The views are spectacular, too, as these pictures attest. You can even see Mount Rainier during your ferry crossing. It looks as though it floats above everything. It took my breath away.

On Vashon, there are a few enclaves with delightful little shops and restaurants. Make sure your car is gassed up on the mainland before you go exploring, though, because gas on the island is about a dollar more per gallon! But what I liked the most was getting out into the wilderness and the quiet. We even came upon a deer, who seemed quite surprised to see us.

So, if you need a getaway, but don’t want to get that far away, I’d recommend Vashon Island. I look forward to going back again and again.

 

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Exploring Seattle—Alki and Endolyne Joe’s

I stumbled upon the Alki neighborhood of Seattle purely by accident, which made my exploration of it even more of a delight. I was meeting a friend for breakfast at Endolyne Joe’s. Several people had recommended this place to me, but I had never had reason to be in that part of town before.

According to its website, Endolyne Joe’s is “named after a ne’er do well conductor of old trolley no. 2, who had an eye for a well-turned leg and an insatiable thirst for a good time.” (I’m assuming they are referring to Joe, not the trolley, here.)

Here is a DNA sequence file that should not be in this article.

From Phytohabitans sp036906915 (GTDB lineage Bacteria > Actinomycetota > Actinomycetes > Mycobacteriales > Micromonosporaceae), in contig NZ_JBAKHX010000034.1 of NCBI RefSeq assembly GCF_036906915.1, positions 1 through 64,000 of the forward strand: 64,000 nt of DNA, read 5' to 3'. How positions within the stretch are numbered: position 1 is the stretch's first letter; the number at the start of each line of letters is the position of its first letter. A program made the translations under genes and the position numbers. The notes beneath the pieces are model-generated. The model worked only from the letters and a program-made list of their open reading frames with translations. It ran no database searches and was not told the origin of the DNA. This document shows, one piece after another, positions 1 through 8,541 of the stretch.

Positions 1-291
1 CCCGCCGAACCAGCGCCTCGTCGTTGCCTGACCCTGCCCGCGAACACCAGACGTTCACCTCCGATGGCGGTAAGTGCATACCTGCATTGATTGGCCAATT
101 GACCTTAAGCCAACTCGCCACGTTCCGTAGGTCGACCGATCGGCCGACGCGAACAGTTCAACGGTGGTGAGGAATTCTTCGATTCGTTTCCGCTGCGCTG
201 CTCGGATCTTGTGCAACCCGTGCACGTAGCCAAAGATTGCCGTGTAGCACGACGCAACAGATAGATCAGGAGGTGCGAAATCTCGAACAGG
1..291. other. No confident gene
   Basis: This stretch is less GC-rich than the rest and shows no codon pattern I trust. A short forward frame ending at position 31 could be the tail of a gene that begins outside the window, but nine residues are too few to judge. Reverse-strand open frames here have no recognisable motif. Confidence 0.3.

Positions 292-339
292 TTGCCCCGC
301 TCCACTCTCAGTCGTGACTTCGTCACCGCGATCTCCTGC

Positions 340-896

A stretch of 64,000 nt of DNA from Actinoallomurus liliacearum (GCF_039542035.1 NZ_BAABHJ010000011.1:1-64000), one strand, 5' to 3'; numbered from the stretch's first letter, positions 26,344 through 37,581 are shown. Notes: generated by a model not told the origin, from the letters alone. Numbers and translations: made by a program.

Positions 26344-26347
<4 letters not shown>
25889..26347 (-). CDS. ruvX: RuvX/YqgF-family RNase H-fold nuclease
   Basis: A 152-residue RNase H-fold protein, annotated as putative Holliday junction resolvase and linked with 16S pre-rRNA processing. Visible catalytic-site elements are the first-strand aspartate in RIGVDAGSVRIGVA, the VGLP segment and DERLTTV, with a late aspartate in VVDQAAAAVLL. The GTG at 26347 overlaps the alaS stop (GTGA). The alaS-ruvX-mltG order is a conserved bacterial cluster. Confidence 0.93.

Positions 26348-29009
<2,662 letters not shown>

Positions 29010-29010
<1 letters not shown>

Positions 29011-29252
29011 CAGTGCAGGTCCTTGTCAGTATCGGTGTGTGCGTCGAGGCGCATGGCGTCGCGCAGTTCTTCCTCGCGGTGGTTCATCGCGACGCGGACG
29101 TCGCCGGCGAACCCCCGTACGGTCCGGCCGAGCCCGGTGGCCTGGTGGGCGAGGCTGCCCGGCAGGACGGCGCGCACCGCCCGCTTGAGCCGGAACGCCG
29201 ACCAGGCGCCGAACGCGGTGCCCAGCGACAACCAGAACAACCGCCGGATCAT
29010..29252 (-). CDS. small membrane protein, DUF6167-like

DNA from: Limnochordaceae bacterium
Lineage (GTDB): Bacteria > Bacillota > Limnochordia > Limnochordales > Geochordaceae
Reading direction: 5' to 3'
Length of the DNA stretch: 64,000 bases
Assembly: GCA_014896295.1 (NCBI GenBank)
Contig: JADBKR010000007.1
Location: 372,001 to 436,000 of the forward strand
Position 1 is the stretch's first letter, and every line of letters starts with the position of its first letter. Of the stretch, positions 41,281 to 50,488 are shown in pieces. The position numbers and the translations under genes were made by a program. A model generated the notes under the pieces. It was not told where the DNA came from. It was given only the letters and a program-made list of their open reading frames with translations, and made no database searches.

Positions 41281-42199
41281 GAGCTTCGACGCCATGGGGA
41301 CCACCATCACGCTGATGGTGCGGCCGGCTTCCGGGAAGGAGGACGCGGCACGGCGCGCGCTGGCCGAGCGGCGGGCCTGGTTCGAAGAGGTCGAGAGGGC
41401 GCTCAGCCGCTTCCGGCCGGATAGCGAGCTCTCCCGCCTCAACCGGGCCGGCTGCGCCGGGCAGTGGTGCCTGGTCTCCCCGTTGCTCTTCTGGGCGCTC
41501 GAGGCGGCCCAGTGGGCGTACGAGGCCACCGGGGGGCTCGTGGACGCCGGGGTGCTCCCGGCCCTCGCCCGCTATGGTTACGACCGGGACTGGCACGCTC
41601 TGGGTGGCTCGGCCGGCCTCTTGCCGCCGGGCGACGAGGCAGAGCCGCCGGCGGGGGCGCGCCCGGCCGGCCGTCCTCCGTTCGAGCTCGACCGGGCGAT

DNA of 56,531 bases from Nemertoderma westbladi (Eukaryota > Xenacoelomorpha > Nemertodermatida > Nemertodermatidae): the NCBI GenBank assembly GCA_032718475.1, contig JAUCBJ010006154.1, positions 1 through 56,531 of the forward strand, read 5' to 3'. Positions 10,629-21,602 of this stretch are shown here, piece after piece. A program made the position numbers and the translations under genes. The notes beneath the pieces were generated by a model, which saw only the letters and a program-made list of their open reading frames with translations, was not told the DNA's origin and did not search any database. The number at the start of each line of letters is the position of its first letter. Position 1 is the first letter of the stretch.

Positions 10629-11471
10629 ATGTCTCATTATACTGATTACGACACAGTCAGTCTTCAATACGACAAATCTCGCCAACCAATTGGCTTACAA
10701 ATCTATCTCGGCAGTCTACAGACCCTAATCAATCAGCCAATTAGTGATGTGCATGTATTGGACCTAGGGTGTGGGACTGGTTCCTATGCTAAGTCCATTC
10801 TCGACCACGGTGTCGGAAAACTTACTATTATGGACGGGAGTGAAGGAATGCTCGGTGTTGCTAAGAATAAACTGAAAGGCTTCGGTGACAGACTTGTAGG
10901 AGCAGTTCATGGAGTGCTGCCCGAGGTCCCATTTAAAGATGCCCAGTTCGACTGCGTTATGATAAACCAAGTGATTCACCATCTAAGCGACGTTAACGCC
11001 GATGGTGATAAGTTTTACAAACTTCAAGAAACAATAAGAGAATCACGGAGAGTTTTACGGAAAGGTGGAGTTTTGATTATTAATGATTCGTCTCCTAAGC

I do love a good irreverent eating establishment. And this one was quite good indeed. The food was great (I had a huge breakfast burrito), but the atmosphere was even better. It seems they redecorate the entire interior periodically. The whole staff gets involved. That must be fun. Right now its theme is Chicago. The next one will be Cuba. And if I could have figured out how to bundle one of their gorgeous chunky wooden tables into the back of my van without being noticed, the really nice waitress would be standing in the middle of an empty floor scratching her head right now.

Once the waitress discovered that we were new to the area, she gave us a bunch of sightseeing tips, and that came in handy because we had some time to kill and hadn’t thought about sightseeing. We wound up driving along the water’s edge, and were treated to some spectacular views.

Alki Point juts out into the Puget Sound, and you can look across the water to Blake Island. You also get to watch the ferries come and go. It’s quite breathtaking. There are a few parks, and even a lighthouse. The neighborhood reminds me of a sleepy Florida beach town, only with hills, and is full of arts and crafts bungalows, which, unfortunately, are so far out of my price range as to be not even worth contemplating.

I’ve no doubt the area is crowded in the summertime, as it is the site of many musical events. As we were soon to find out, this area is also known as the birthplace of Seattle (complete with monument), as this is where the first white settlement was located. I wonder what the local Native Americans think of that.

I love the fact that there is so much more of Seattle to explore! I look forward to finding more of these neighborhood gems as time goes on.

Alki Beach Seattle

Me-Kwa-Mooks Park SeattleMe-Kwa-Mooks Park Seattle 2

Alki Seattle Barb w space needle